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Introduction to the Windows Operating System

Some Terminology

Single Click this means to click on an object ONCE with the left mouse button.
Right Click this means to click on an object ONCE with the right mouse button.
Double Click this means to click on an object TWICE, in rapid succession with the left mouse button.
Selecting to select an object, you single click on it.
Opening to open an object, you double click on it.

Introduction to the Windows 95 and Windows 98 Operating Systems

In this section we will discuss some very specific aspects of the Windows 95 and 98 operating systems. Keep in mind that you can do many of the same types of things on different operating systems. The only difference is in the way that the operating system allows you to perform the task. Keep in mind that the appearance of your OS installation could be a little different from the examples given in this tutorial because the OS allows you to customize its appearance to your liking.

Let’s start at the most obvious place, the Start Menu which is located in the lower left hand corner of the computer screen when Windows 95 or 98 is running.

Single click on the Start button with the LEFT mouse button to display the following menu items. Note that my example says "Windows NT Workstation". Your computer should say Windows 95 or Windows 98.


Let’s start from the bottom and work our way up.

Shut Down Use this menu option for three things. 1) To shut down your computer. 2) To restart your computer. 3) To Logoff of your computer, and/or logon as a new user.
Run Use this menu option to manually type in a command or program name to run on your computer. Most of the programs that you will run will be located under the Programs menu and you should not have to use the Run menu item except when installing new software.
Help This menu item provides help on the Windows 95/98 Operating System. Use this option if this tutorial fails to answer any questions you might have about the OS.
Find Use this menu item to Find Files on your computer, Computers connected to your computer by a network card or modem connection.
Settings This is where you can customize the Operating System appearance to your liking, define network printer connections, and set the properties of your computer.
Documents This is a list of your MOST recently accessed documents and files.
Programs The Programs sub-menu is what you’ll be accessing the most. Any time a new program or application is installed on your computer, a new menu item is installed in the Programs menu. Sometimes a program will even install a new button/link that can be accessed from the top level of the Start menu without going to the Programs sub menu.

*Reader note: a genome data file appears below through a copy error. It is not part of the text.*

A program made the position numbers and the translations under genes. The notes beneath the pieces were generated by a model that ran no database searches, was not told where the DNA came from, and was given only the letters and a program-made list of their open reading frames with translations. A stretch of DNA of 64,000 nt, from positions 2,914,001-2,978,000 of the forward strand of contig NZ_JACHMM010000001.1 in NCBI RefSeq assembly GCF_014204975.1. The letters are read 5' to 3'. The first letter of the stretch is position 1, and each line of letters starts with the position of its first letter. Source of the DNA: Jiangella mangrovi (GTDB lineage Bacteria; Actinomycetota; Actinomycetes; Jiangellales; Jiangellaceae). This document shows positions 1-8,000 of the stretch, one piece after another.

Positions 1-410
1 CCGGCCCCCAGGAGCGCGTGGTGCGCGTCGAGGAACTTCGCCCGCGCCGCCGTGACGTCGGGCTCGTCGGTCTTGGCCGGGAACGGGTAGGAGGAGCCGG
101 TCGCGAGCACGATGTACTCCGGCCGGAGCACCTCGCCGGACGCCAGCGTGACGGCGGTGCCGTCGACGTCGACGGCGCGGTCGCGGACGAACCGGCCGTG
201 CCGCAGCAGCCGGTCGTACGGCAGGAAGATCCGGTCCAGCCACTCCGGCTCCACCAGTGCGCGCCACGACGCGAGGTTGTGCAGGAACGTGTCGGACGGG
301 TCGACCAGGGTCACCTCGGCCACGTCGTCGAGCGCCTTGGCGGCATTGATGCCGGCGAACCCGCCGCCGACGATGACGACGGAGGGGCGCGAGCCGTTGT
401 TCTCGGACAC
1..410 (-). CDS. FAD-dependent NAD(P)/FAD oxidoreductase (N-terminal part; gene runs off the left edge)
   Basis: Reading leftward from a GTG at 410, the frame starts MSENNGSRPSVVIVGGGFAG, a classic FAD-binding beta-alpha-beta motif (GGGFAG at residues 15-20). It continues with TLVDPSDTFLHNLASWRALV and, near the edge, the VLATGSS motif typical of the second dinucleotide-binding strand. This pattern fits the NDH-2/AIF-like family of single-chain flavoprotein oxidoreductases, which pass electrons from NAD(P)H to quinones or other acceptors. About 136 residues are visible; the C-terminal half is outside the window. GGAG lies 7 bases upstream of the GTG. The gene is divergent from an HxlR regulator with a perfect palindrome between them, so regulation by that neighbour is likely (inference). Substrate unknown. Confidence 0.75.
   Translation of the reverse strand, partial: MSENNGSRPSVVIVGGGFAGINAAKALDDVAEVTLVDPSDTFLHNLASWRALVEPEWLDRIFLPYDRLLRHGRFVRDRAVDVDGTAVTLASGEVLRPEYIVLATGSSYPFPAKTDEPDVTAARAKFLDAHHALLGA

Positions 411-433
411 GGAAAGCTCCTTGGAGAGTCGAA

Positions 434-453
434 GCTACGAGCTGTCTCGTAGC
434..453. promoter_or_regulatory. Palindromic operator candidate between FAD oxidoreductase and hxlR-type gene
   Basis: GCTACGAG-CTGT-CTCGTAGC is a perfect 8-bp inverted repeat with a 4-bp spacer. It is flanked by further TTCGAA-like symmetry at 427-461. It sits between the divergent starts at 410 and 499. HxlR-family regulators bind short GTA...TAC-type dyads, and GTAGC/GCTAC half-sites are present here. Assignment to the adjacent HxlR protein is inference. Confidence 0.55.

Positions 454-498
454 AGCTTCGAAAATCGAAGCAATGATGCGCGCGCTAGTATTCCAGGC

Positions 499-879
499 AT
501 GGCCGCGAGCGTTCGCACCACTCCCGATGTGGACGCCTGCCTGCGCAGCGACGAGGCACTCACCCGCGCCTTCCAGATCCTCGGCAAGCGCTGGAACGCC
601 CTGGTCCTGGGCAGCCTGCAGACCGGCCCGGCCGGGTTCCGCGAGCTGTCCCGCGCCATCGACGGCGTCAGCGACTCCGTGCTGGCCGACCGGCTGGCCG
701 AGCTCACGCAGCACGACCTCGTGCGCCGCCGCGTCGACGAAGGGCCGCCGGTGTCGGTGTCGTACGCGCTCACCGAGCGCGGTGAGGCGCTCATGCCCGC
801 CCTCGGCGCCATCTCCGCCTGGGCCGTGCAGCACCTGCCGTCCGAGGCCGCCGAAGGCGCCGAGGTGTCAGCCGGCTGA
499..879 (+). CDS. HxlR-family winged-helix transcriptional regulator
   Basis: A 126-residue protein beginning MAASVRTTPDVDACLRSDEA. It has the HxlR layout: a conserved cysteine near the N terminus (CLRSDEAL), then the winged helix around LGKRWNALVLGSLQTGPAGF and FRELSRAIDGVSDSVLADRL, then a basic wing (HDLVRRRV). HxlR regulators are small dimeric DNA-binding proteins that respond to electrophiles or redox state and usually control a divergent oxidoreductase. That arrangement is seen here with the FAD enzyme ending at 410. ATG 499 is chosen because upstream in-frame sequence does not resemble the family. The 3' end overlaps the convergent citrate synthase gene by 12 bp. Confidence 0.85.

It is literally impossible to go over the Programs sub-menu in any detail because the contents of this sub-menu will vary vastly from computer to computer. The Programs menu can be configured ANY way a user wants it to appear. The important thing to understand is that the sub-menu’s and buttons under the Programs menu are simply LINKS that point to the actual programs that get run when you click on them.


The desktop of the Windows 95/98 operating system is symbolic of a table desktop. Just as you can open up folders and documents on your office desktop, you can do the same thing on your Windows 95/98 desktop. When opening up documents, you are basically covering up your desktop with papers and items. It therefore becomes necessary to Close or Minimize programs and files on your computer if you need to view the Windows desktop. The following is only an example of what your desktop might look like.

All of the items on your desktop can be renamed to be titled something else. Don’t expect the above items to have the exact names as they do above, but most windows desktops have the above 3 items, or ICONS, on the desktop.

My Computer This is where you can Explore all of the information and devices located on, and connected to your computer. You can also define properties for your computer here.
Network Neighborhood This is where you can browse all of the computers connected to your Local Area Network (LAN). You can also define properties of how your computer should connect to your network.
Recycle Bin Anytime you delete a file on your computer, it is placed in the recycle bin. You can use the recycle bin to recover items that you may have accidentally deleted. You can also define the properties of the recycle bin to automatically delete items after it fills up to a certain point.

Task Bar